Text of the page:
GOES-O GOES 14 June 27, 2009, 22:51 Delta IV-M+(4,2) CCAFS SLC-37B 105°W 27 July 2009 Active On-orbit spare, was used to cover GOES East imagery and moved into position following GOES 13 malfunction in 2012,[23] also activated to cover GOES 13 outage in mid-2013
GOES-P GOES 15 4 March 2010, 23:57 Delta IV-M+(4,2) CCAFS SLC-37B 89.5°W, 135°W 7 April 2010 Active[24] GOES West
Scheduled launches

Fourth Generation (GOES-R Series)[edit]

GOES-R Early 2016[10] Atlas V 541 CCAFS
GOES-S 2017[10] Atlas V 541 CCAFS
GOES-T 2019[10] EELV CCAFS
GOES-U 2025[10] EELV CCAFS

References[edit]

  1. ^ Krebs, Gunter. "SMS 1, 2 / GOES 1, 2, 3". Gunter's Space Page. Retrieved 2009-06-23. 
  2. ^ Krebs, Gunter. "GOES 4, 5, 6, G, 7". Gunter's Space Page. Retrieved 2009-06-23. 
  3. ^ Krebs, Gunter. "GOES 8, 9, 10, 11, 12". Gunter's Space Page. Retrieved 2009-06-23. 
  4. ^ "GOES-NO/PQ Status". NASA. 2006-06-13. Retrieved 2009-06-23.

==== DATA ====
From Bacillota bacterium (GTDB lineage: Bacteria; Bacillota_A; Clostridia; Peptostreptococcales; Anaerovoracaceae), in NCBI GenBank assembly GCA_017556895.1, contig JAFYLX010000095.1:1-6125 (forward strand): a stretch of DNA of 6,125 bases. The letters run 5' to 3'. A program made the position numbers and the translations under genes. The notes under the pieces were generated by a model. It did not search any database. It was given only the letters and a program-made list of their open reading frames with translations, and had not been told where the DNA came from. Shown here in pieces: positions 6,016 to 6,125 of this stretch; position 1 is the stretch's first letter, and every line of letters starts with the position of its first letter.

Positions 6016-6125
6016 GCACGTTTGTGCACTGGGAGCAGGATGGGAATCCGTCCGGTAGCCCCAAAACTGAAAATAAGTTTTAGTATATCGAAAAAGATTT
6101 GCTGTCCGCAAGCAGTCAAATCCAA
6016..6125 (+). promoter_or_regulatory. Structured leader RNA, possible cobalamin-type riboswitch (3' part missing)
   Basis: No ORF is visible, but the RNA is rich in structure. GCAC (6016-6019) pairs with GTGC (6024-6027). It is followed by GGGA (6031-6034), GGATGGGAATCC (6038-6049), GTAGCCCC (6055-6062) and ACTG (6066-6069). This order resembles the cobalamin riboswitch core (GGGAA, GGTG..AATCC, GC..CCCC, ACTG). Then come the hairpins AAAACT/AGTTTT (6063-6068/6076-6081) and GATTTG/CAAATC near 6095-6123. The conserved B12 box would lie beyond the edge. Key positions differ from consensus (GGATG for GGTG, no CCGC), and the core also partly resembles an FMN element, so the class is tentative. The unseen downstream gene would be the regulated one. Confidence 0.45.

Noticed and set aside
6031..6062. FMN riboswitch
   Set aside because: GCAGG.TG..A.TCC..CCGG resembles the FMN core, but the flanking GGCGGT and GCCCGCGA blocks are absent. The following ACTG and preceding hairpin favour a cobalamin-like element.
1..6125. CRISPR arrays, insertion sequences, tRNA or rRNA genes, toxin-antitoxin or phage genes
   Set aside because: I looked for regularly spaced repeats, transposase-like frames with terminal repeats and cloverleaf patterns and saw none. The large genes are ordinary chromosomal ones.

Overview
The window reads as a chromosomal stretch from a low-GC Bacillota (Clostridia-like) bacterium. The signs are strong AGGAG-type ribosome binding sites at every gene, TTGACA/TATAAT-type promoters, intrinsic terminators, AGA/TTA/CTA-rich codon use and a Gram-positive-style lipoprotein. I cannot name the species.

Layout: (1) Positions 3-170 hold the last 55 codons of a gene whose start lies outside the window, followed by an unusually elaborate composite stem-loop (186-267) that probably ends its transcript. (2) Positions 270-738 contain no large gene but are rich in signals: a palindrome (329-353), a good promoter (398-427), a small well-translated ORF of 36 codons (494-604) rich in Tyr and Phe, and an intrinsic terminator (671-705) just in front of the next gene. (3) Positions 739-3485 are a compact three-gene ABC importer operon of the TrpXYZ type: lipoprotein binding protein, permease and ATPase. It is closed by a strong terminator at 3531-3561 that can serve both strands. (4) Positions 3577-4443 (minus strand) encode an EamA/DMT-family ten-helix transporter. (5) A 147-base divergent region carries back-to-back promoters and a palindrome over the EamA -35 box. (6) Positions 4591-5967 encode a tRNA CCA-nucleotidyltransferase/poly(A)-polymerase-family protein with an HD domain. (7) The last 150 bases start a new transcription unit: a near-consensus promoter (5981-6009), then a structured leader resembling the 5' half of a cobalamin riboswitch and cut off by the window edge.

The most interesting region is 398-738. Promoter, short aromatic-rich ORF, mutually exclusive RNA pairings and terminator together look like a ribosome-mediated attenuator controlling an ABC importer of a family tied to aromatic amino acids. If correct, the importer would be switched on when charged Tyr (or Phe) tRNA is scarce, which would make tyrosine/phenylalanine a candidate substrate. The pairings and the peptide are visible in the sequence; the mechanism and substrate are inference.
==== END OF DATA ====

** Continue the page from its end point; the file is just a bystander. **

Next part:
5. ^ Krebs, Gunter. "GOES N, O, P, Q". Gunter's Space Page. Retrieved 2009-06-23. 
  6. ^ "GOES-NEWS". NASA. 2009-05-09. Retrieved 2009-06-23. 
  7. ^ "GOES-13 is America’s New GOES-EAST Satellite". NASA. 2009-04-16. Retrieved 2011-09-12. 
  8. ^ "GOES Spacecraft Status Main Page". NOAA. Retrieved 2011-12-27. 
  9. ^ a b "GOES-R Mission Overview". GOES-R Program Office. Retrieved 2014-08-29. 
  10. ^ a b c d e "GOES Flyout Schedule". NOAA Satellite and Information Service. Retrieved 2014-08-29. 
  11. ^ "GOES-1". ESE 40th Anniversary. NASA. 1999-05-12. Retrieved 2009-06-23. 
  12. ^ a b "GOES-2". ESE 40th Anniversary. NASA. 1999-04-22. Retrieved 2009-06-23. 
  13. ^ a b "GOES-3". ESE 40th Anniversary. NASA. 1999-04-22. Retrieved 2009-06-23. 
  14. ^ "GOES-4". ESE 40th Anniversary. NASA. 1999-04-22. Retrieved 2009-06-23. 
  15. ^ "GOES-5". ESE 40th Anniversary. NASA. 1999-04-22. Retrieved 2009-06-23. 
  16. ^ a b "GOES-6". ESE 40th Anniversary. NASA. 1999-04-22. Retrieved 2009-06-23. 
  17. ^ "GOES-G". ESE 40th Anniversary. NASA. 1999-04-22. Retrieved 2009-06-23. 
  18. ^ a b "GOES-7". ESE 40th Anniversary. NASA. 1999-04-22. Retrieved 2009-06-23. 
  19. ^ "GOES-8 STATUS". NASA. 2004-04-15. Retrieved 2009-06-23. 
  20. ^ "GOES-9 STATUS". NASA. 2007-06-14. Retrieved 2009-06-23. 
  21. ^ "NOAA Deactivates GOES-10 after 12 Years of Tracking Storms". NOAA. 2009-12-02. Retrieved 2009-12-03. 
  22. ^ "GOES-11 Status Page". NOAA. Retrieved 2011-12-27. 
  23. ^ a b Clark, Stephen (2 October 2012). "NOAA moves spare satellite in position over Atlantic". Spaceflight Now. Retrieved 6 October 2012. 
  24. ^ "GOES-15 Status Page". NOAA. Retrieved 2011-12-27.